Shane Bieber, Trevor Bauer and Dallas Keuchel ended up with sub-2.00 ERAs. Yu Darvish was at 2.01. Jacob deGrom is contending for a third straight Cy Young. All the strikeouts with the triple-digit heat and filthy breaking stuff. 

Let's not discount the defense. It gets used less than it ever has before, but it's collectively better than it has ever been, too, between the nightly onslaught of spectacular infield plays and outfield catches. It was all on display in the playoffs, too. Speaking of ... 

Eight playoff games in one day! 

The Astros embracing their villain side and coming within a game of the World Series despite a losing regular-season record. The Braves powerful and fun offense. The Yankees power. The Dodgers coming back from 3-1 in the NLCS while the Astros nearly came back from 3-0. Randy Arozarena making all kinds of history when most people didn't even know who he was a month ago. 

Sure, the 16 playoff teams were too many, but it provided all that action and we still ended up with the two best teams in the World Series. The best team won, too. 

Speaking of which, it was a good and fun World Series. There were nail-biting moments, huge plays made by superstars and no-names alike, one of the most amazing endings in World Series history and it all concluded with the Dodgers finally, after years of playoff failures, getting that elusive trophy. 

And then, the Justin Turner COVID incident happened. There are so many questions about this. Perhaps the most fair one if we're directing ire at MLB: how the hell did he catch it? If it's a "bubble" and everyone was negative for weeks, how did one of the most prominent players in the series contract the virus ahead of Games 6 and 7?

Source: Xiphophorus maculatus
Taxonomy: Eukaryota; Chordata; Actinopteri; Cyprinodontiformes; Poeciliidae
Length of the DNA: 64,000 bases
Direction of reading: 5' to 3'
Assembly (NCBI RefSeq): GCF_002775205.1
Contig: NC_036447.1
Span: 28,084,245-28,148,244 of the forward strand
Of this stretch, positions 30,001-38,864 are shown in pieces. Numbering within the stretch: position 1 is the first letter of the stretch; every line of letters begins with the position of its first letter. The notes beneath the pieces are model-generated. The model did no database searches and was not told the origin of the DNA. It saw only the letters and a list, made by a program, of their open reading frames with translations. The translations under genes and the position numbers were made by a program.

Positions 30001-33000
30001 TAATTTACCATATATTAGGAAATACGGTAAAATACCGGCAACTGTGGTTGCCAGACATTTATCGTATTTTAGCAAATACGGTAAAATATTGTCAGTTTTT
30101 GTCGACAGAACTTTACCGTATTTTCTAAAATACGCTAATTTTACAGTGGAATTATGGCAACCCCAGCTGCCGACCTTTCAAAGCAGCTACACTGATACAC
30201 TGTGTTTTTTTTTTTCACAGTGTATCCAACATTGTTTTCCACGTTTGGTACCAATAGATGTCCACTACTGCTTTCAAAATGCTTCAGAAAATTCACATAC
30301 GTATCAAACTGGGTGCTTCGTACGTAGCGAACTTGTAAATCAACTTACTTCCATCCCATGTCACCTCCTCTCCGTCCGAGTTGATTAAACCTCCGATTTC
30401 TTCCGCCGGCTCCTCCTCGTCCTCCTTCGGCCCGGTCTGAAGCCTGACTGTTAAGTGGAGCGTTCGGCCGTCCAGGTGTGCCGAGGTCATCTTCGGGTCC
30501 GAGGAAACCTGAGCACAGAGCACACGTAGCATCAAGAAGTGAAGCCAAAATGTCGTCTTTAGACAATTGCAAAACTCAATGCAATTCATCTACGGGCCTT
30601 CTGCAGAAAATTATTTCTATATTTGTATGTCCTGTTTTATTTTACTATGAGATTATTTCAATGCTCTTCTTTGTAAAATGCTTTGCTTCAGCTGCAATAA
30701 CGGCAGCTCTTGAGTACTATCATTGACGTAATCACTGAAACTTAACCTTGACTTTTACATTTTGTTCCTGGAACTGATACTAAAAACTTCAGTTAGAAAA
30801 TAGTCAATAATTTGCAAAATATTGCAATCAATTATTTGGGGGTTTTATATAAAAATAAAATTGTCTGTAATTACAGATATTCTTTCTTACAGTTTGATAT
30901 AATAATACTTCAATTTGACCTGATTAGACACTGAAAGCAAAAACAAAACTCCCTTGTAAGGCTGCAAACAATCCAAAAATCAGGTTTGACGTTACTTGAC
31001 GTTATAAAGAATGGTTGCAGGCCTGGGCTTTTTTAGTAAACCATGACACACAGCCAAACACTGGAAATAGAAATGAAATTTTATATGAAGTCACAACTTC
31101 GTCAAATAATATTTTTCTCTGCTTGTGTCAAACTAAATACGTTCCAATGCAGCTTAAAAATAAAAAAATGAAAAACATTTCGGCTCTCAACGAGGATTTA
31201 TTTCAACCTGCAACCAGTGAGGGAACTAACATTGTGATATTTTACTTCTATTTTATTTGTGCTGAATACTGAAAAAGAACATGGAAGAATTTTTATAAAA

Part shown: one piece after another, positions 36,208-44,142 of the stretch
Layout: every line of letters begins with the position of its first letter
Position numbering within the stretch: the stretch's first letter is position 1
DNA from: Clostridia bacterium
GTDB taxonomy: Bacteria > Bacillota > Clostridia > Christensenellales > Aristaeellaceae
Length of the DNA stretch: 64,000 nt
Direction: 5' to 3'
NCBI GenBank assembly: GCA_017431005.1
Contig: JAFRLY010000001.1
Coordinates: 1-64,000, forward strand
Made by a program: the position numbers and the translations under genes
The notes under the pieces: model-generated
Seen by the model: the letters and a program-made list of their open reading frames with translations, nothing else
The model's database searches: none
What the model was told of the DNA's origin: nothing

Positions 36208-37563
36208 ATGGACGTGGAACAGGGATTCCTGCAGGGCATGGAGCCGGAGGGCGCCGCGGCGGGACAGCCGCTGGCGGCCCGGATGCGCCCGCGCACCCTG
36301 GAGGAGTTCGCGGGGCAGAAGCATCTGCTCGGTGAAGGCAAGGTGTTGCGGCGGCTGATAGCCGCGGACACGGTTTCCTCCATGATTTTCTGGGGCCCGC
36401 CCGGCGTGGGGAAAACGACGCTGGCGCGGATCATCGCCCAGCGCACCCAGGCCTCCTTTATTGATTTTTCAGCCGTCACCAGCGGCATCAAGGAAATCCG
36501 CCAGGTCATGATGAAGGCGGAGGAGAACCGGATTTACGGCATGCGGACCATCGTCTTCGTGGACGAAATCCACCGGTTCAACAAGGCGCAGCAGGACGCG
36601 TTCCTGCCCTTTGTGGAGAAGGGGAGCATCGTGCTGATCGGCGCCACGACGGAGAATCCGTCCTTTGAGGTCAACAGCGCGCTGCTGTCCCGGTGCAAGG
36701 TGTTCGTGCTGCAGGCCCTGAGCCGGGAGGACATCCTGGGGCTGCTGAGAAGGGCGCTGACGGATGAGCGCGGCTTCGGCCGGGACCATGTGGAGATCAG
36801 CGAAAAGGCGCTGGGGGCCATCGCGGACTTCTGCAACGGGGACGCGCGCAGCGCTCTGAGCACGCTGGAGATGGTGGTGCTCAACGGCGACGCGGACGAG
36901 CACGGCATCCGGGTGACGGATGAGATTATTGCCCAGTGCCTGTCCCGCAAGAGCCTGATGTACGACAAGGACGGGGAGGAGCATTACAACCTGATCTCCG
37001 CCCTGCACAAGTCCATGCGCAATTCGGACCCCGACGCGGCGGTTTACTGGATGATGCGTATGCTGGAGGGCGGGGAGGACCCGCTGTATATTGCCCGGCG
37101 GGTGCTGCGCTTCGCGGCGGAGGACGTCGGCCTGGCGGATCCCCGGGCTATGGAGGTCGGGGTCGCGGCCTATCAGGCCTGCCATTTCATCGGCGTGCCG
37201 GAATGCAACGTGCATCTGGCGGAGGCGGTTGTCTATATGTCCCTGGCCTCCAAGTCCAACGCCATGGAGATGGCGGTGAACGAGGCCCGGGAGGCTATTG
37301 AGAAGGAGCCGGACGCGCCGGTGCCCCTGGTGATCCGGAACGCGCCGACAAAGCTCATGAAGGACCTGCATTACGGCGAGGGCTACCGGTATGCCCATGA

It was definitely a PR nightmare, but I'll say this on the side of Major League Baseball: If it's true that the officials at the game told Turner and the Dodgers he wasn't to be on the field celebrating while Turner and the Dodgers essentially thumbed their noses at the directive, what was MLB supposed to do at the time? Send security guards to haul Turner off the field while on camera? That would've been measurably worse for the league from a PR standpoint. 

Regardless, the Turner situation was mishandled and that's one of the reasons I only said the season was "mostly" a success in the intro here. For some, this was an illustration that there never should have been a season and shame on MLB for going through with it. For me it was, as noted, a stain on an otherwise pretty successful season under unprecedented circumstances. 

Let's use the Turner situation to point out that the next step for Major League Baseball will be to acknowledge everything wasn't a home run and figure out ways to improve moving forward. As the season unfolded, the league did show a willingness to adjust and that needs to continue to be the case. Beyond that, though, if we head into a 2021 season that might look similar to 2020, everything needs to be better. The protocols, the playoff bubble and everything else absolutely need to get better now that there's already been one run through everything from which to learn. Learning from mistakes is one of the hallmarks of running a successful business. 

Overall, the 2020 season wasn't nearly as long as we would've liked and, yes, we sure would've wanted this thing to be like every other season instead of this one, but MLB pulled it off. This isn't to say there weren't problems. As noted, there were. Even before the Game 6 Turner debacle, there were major problems. I'm simply trying to look at everything through the context of the hand MLB was dealt. MLB was forced to do its best with it, including doing things that had never even had to be considered before. For months it looked like there might not be a season. Instead, there was an incredibly weird and yet still very fun season.

As a lifelong fan of the game, I'm thankful for the 2020 season, warts and all.